Indiana Daily Student

‘The Well of Horniness’ premieres Sept. 30

<p>IU senior Sophia Salesky kisses the hand of master of fine arts candidate Leah Mueller during rehearsals for &quot;The Well of Horniness&quot; on Sept. 8, 2021, at the Lee Norvelle Theatre and Drama Center. As a queer comedy, the show satirizes many genres heterosexual men traditionally dominate. </p>

IU senior Sophia Salesky kisses the hand of master of fine arts candidate Leah Mueller during rehearsals for "The Well of Horniness" on Sept. 8, 2021, at the Lee Norvelle Theatre and Drama Center. As a queer comedy, the show satirizes many genres heterosexual men traditionally dominate. 

For the first couple minutes, “The Well of Horniness” could be a traditional stage comedy. Jokes whiz around the rehearsal space and land well with the audience. 

However, a few lines later, the all-female cast is experimenting with a different kind of punchline: shouting dramatically. 

The room erupts into laughter. The women wait for half a second, and the show picks up again. 

“The Well of Horniness,” a genre-bending, raunchy comedy from playwright Holly Hughes, will open the season for the IU Department of Theatre, Drama, and Contemporary Dance after a year-long hiatus from in-person performances. 

The show will run at the Wells-Metz Theatre from Sep. 30 to Oct. 2 with performances taking place at 2 and 7:30 p.m. 

Following the outline of a classic whodunit case, the play satirizes many stereotypes about women while reveling in the joy of lesbian identity.

“I enjoy it because I identify with it,” IU sophomore and narrator Maya Owens said. “There aren’t that many comedies about lesbians.”

An ensemble piece, “The Well of Horniness” challenges how lesbian women can be depicted as objects for men within media and pokes fun at the patriarchy, director RJ Hodde said.

It was originally staged in the 1980s at the WOW Café, a historically lesbian theater organization in New York City known for its contributions to avant-garde American theater. 

“The most important thing in that moment was for it to be made exclusively by and for women, but also for women who love women,” Hodde said.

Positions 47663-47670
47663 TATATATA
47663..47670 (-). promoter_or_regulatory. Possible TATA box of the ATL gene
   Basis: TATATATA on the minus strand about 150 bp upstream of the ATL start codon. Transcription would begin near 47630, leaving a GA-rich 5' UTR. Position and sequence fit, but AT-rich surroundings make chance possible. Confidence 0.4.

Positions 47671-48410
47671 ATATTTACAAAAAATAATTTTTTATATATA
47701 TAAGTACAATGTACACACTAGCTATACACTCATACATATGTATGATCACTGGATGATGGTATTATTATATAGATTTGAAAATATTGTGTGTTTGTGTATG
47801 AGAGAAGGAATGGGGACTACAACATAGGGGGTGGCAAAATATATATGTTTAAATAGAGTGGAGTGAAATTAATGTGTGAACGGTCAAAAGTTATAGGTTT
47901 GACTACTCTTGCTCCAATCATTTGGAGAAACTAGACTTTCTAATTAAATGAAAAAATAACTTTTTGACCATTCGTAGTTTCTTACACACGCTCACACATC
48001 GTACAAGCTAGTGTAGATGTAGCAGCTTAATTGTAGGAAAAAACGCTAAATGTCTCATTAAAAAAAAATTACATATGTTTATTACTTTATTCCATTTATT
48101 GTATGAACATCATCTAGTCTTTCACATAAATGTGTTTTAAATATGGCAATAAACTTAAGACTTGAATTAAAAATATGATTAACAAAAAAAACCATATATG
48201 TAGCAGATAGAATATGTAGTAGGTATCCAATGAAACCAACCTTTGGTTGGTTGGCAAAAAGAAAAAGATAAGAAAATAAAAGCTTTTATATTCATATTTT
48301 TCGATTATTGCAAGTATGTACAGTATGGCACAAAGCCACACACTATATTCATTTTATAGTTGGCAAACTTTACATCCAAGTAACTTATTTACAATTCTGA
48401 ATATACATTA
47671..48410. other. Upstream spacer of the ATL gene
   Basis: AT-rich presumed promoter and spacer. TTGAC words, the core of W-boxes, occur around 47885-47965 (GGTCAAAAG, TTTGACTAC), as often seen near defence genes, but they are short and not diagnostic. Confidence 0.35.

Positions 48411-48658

Hodde said there is an extensive history of queer comedy in the theater. 

“I think the importance of queer comedy is the fact that it makes up so much of the landscape of what queer performance art really is,” Hodde said. “The most ubiquitous queer art that people are familiar with now is drag, which is completely focused on making people laugh.”

Between rehearsals, Hodde also communicates with the show’s playwright Hughes, who will attend the final dress rehearsal of the IU production and serve as the Fall 2021 Collins Memorial Lecturer for the Department of Theatre, Drama, and Contemporary Dance. 

Hughes received national attention as a plaintiff in the 1998 “NEA 4” Supreme Court case

Hodde said in one of the emails between them, Hughes breaks down the purpose of the collective scream, which is a running gag throughout the show. She said it allows women to be loud and take up space.

IU senior Helen Krizman, playing one of the narrators, said the scream is a vehicle for female expression. 

 “It’s funny because it still kind of rings true to when she wrote it,” Krizman said. “The primal scream — you don’t have to censor yourself or beautify for a man or society.”

The play draws inspiration from many mediums and genres, including film noir and 20th-century TV advertisements. 

The story is also told through the lens of camp, Hodde said. Camp typically manifests as playful irony and purposeful “bad taste” during a performance. 

When camp is at work, Hodde said the audience knows a particular moment is over the top or even an outright lie, but that’s what makes it so enjoyable to watch. 

“Camp is all about celebration, which is why I think it is so empowering for actors to learn, no matter what their sexual orientation or identity,” said Hodde, who researches camp at the graduate level.

During the show, women play misogynistic men — just one of the examples of camp and subversion found throughout the show. 

“I think it’s cool that there are men in the show, but they’re played by women,” Owens said. “Women can play men, like women can do whatever we want.”

“It’s like Shakespeare but reversed,” Krizman said in response.

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